The Sacrament of Penance is Not For Losers

Year of Faith 2012 to 2013 logoReaders will know that I am rather keen on the Sacrament of Penance (Confession, Reconciliation), which is as it should be, since individual confession was originally a monastic practice which spread to the whole Church. It also means that I am for once ‘on trend’ since we are all being encouraged to revisit the sacrament during this Year of Faith, and it is my hope and prayer that we shall rediscover its spiritual benefits. We won’t do so, however, unless we are clear about what is involved. Catholics of my generation will be able to name the essential elements for valid reception of the sacrament: contrition, confession, absolution and satisfaction (reparation) — see The Catechism of the Catholic Church, nos 1422 to 1523. Of these, reparation is often overlooked yet it seems to me so fundamental that I find myself wondering how we can have forgotten it.

The truth is probably that we find it difficult and therefore try to have forgiveness on the cheap, so to say. Reparation, seeking to make amends for what we have done, brings home to us the ugliness of sin and reminds us that absolution and performance of the penance given by our confessor are really only the first steps in putting things right. Having to apologize to someone we have treated badly; having to admit that we are responsible for some failure or other; having to put right an injustice, these are not easy options. It becomes much worse when we feel we cannot right a wrong because the person or persons we have injured is dead or in some way unreachable. Then we must rely on prayer and the grace of God to effect what no amount of human striving can achieve.

In the end, of course,  everything depends on God, from the first movement of contrition to the final act of reparation. Only he can make right what we have done wrong, but while we rely on his grace, we must never fall into the sin of presumption. The Sacrament of Penance treats us as responsible human beings and invites our co-operation in grace. It is definitely not for ‘losers’.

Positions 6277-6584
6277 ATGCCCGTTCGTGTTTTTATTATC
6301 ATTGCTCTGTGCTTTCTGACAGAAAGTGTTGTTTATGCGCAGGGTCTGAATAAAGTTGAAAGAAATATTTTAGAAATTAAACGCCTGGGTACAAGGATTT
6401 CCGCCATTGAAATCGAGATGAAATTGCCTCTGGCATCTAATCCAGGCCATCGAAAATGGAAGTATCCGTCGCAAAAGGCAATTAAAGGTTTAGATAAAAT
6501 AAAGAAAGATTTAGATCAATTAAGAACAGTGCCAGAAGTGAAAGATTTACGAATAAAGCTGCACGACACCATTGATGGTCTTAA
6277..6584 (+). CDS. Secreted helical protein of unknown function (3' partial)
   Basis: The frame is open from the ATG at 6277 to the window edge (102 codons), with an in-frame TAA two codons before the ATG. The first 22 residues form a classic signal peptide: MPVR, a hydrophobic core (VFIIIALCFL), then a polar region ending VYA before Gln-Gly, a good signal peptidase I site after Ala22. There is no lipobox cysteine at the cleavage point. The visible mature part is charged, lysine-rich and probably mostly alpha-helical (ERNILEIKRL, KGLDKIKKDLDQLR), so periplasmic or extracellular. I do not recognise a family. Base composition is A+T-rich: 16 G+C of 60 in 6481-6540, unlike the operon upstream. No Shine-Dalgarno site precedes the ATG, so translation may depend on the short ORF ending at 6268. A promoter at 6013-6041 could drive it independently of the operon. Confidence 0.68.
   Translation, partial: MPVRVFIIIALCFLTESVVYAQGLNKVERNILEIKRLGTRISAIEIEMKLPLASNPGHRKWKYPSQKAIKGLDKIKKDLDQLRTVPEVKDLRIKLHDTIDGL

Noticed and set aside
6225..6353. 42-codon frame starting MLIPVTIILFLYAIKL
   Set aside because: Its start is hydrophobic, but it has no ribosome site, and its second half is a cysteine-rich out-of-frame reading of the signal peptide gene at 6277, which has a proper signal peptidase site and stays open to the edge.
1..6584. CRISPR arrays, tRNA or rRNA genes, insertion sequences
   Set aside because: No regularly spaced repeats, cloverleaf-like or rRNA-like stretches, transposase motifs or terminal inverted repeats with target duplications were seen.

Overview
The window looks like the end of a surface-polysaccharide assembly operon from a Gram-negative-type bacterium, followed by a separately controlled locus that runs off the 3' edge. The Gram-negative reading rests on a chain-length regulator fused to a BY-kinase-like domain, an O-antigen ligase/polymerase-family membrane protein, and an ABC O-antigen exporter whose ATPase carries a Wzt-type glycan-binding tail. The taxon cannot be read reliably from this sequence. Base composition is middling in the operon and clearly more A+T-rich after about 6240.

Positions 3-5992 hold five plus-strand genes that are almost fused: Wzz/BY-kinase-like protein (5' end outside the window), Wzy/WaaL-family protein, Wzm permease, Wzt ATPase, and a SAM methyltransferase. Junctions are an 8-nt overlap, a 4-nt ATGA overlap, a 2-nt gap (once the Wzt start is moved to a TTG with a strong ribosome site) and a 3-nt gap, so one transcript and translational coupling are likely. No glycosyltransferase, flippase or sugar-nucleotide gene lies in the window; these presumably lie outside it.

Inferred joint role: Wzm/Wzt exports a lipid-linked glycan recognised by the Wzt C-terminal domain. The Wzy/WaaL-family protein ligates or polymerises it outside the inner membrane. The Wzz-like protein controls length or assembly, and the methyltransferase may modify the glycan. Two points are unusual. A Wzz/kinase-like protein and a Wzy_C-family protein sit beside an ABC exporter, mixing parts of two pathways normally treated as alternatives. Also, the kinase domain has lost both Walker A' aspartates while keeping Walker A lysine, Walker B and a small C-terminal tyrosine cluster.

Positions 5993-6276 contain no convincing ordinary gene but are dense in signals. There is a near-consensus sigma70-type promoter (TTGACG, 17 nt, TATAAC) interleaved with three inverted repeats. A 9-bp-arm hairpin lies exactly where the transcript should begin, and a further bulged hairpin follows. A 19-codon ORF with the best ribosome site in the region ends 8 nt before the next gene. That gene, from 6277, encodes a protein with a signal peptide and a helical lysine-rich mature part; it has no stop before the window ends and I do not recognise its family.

3 thoughts on “The Sacrament of Penance is Not For Losers”

  1. I have to agree whole heartedly with the thoughts expressed here. While not a Catholic, as an Anglican, we to have the Sacrament of Healing and Reconciliation within our Liturgy and it is used wider than often thought by many.

    My thoughts on reparation as a little mixed. Sometimes it’s impossible to make reparation if those you may have hurt or damaged are unwilling to accept your reparation or expression of sorrow, in whatever form it’s offered. They may be in need of healing and reconciliation themselves before they are able to move to the point needed to accept it.

    How do you deal with that situation? Surely, if your intention in offering reparation is pure and authentic, than God will recognise that and the Holy Spirit of forgiveness will allow the grace of God to be given, despite the lack of reparation. Your contrition has to be enough in these cases.

    Prayer for the other party that they will accept the reparation offered will be part of that perhaps forgiveness, which as God’s mercy is unlimited will be unconditional.

    Sometimes the hardest part of healing and reconciliation is recognising that self-forgiveness is also necessary. We can be very hard on ourselves and carry guilt with us as a burden lifelong, which can separate us from God in ways we haven’t imagined. It’s only when we can overcome our own burden and lay that suffering at the foot of the cross will we receive the peace and grace and healing of that Sacrament, which is so needed in the world today.

  2. I don’t think we are seriously disagreeing about reparation, Ernie. The important thing is to TRY to make things right. Of course, the other may reject our efforts, or, as I said in my post, be unreachable through distance or death, etc. We rely wholly on God, who gives both the will and the attainment to us.

    Guilt is a very crippling emotion, but to accept God’s forgiveness is sometimes beyond our strength. That is why the Lord’s Prayer is so important: it inserts us into the dynamic of God’s forgiveness.

  3. Great post Sister! As a Catholic who was rarely taken to Confession as a child, I have come to love this blessing that Our Lord gave to the Catholic Church (John 20) as an adult. Knowing my own sinfulness and weaknesses, I try to go to Confession once a week. It’s my hope that in this Year of Faith that more of our brothers and sisters come to realize the importance of this truly beautiful sacrament. I know so many Catholics that have not been in many years out of fear. We need to catechize them better.

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